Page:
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Archive for August, 2013

Internet, I love you, but you need some goddamn perspective

When Ben Affleck was announced as the new Batman, the internet exploded. Tweets, memes, and even a petition to remove him from the movie, which was signed over 66,000 times.

Damn, I didn’t knew this much people actually cared about who would play a fictional superhero.

Perhaps we could just wait until we actually see the movie before outing all the posh hatred.


Earlier this year, there were two things happening simultaneously in the Netherlands. First, our queen abdicated, and gave the throne to her son. An official song was made, and people hated it. They hated it with a passion. At this same time, the 2013 meat adulteration scandal started and it appeared that supermarkets where selling beef which had hidden horse meat in it. Lots of discoveries were made, but the most telling one came from an employee from a meat processing company, who said that meat past the expiry date was simply mixed with other meat, and provided with a new date sticker, and consequently sold.

Guess what got most attention?
The song.
An online petition attracted over 40,000 signatures.
It was just a song, not a very good one, but a song it is.


And, in 2013, EA Games won the ‘Worst Company of the Year’ award for a second year in a row, ahead of banks and oil companies, so it got me wondering; is EA Games really the worst company?

Apparently, spilling thousands of litres of crude oil into the oceans and bankrupting millions of people will not get you the award. It seems, that all you have to do is make a bad ending to a video game.

EA Games isn’t really worse than Halliburton, which in 2013 destroyed evidence related to the 2010 Gulf of Mexico oil spill, or ExxonMobil, which caused the Mayflower oil spill, spilling more than 1.1 million litres of crude oil in the middle of Arkansas, poisoning entire communities’ ground water. EA isn’t worse than the Bank of America, that committed mortgage fraud that cost tax payers millions of dollars. And it’s not worse than Monsanto, which is destroying our food supply with its short-term business strategy

EA Games isn’t really worse than all those companies.

Yet, once more, the collective internet lacks perspective.
Perhaps the contest should have been named ‘most hated online-company in the United States’, since it only shows how annoyed the internet is with a certain brand at the moment. More than anything else, it turned out to be a measurement of internet opinion.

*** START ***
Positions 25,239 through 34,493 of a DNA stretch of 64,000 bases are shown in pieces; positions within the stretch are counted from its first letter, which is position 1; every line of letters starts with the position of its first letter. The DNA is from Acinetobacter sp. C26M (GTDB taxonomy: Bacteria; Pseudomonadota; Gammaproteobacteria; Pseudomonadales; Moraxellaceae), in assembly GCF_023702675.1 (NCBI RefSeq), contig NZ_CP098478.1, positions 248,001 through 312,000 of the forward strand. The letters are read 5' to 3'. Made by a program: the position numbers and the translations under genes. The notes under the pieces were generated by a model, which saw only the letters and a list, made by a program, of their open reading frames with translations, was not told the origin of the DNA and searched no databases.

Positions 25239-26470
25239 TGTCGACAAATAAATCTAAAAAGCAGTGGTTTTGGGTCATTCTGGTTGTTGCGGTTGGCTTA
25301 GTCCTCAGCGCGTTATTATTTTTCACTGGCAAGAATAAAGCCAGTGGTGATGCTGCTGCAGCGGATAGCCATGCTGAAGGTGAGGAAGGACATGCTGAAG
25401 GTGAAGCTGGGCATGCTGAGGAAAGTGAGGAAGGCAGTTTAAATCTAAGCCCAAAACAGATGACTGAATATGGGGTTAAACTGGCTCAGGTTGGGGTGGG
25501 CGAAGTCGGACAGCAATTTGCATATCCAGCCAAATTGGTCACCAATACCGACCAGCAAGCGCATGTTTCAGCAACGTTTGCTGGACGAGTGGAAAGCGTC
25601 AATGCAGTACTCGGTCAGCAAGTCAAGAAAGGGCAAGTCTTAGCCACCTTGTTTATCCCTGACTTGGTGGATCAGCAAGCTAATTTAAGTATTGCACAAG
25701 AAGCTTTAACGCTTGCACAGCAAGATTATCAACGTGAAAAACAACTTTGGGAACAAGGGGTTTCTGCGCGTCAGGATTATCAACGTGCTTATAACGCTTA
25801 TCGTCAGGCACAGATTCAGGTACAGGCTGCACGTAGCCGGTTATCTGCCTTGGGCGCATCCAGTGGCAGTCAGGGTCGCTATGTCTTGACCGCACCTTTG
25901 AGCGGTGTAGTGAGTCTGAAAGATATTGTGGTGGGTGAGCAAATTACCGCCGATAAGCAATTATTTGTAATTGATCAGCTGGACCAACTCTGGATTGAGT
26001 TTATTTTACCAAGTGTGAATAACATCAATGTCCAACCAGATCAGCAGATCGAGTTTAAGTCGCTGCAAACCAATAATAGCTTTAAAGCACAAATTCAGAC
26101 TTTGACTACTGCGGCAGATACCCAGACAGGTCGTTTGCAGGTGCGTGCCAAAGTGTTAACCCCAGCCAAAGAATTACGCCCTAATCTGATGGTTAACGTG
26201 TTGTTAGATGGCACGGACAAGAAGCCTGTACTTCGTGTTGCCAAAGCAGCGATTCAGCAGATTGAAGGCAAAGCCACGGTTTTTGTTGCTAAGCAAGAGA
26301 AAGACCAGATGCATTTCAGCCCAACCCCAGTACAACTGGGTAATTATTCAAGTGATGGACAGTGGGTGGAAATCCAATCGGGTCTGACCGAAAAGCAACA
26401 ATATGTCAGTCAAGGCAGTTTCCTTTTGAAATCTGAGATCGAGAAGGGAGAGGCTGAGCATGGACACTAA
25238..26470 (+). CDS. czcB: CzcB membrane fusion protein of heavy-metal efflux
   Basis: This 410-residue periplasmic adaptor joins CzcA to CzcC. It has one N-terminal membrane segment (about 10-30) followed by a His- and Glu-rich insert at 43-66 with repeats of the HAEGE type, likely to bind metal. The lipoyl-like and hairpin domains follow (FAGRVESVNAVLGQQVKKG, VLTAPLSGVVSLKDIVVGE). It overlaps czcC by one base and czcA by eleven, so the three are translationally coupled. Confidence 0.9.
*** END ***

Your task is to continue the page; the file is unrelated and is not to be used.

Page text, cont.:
I just think it’s rather terrifying to see how the internet has become a place of hypes. Hypes aren’t a bad thing, but meaningless ones kind off are. Perhaps next time you want to give your voice to something (and jump on a bandwagon), have some perspective and think about meaningful subjects, like Monsanto, the chemical warfare in Syria, or what’s happening now in Egypt.

Heck, there are a million things happening right now that are more important than who’s to play the next Batman.


Earth Overshoot Day

Today is the day in the year when humans consumed more than the Earth can produce in one whole year. Known as Earth Overshoot Day, it shows that in 8 months, we exhausted our planet’s ecological budget for the year.

Like a bank account shows the deficit of income against expenditures, our planet’s account is in firm negative, year after year. Our world would have to be roughly 1.5 times bigger than it is now, to support our consumption. To formulate it differently; we’re consuming 1.5 Earth’s.

The first Earth Overshoot Day, also known as Ecological Debt Day, was on the calendar in 1987, and it was only at December the 19th then. Still, it has moved earlier and earlier since then.┬áIn 1993, it fell on October 21, and in 2003 on September 22, yet this year, it’s August 20.

Given current trends in consumption Earth Overshoot Day arrives a few days earlier each year, yet I do believe we can turn it around, but only if we stop thinking we can rely on technology to save the planet. It’s behavioural change that will, and it will have to come from ourselves.


Overheard at a local car dealer, a little kid to his dad;
‘When I’m going to buy a car, it has to be at least energy label B’.

So I put my hope on that kid, and hope more kids will grow up like that.